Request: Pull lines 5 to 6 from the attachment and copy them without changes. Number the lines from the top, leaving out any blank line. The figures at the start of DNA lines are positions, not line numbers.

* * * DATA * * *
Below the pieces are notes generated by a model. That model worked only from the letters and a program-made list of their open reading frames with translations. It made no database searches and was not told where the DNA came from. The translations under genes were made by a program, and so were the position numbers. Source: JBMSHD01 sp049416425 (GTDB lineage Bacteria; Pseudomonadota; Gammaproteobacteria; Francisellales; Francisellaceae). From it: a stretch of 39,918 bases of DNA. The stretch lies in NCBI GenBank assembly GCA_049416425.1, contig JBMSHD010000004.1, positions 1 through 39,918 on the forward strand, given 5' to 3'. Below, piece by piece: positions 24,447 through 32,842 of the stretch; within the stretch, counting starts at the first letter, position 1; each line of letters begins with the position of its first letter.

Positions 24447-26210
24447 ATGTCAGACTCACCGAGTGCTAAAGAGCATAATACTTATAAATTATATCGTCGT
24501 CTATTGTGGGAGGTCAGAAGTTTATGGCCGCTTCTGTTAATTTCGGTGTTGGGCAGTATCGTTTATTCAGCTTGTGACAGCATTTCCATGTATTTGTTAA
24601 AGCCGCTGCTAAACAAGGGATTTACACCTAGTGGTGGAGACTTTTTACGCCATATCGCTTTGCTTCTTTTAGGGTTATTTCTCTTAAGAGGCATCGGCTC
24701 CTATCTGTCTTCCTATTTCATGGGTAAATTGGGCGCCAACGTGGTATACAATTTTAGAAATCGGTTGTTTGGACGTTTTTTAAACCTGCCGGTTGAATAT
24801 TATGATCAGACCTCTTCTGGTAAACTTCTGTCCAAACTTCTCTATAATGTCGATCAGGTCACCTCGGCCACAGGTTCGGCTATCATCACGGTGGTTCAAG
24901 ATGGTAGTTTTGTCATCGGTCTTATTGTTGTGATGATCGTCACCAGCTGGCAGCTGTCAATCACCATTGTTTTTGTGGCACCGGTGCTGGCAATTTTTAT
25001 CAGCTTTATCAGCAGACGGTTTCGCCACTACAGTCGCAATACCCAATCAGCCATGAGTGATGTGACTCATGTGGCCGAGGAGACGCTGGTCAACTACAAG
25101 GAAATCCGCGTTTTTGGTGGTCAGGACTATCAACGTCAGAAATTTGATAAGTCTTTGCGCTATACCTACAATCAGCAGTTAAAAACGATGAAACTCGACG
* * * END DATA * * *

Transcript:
24601 AGCCGCTGCTAAACAAGGGATTTACACCTAGTGGTGGAGACTTTTTACGCCATATCGCTTTGCTTCTTTTAGGGTTATTTCTCTTAAGAGGCATCGGCTC
24701 CTATCTGTCTTCCTATTTCATGGGTAAATTGGGCGCCAACGTGGTATACAATTTTAGAAATCGGTTGTTTGGACGTTTTTTAAACCTGCCGGTTGAATAT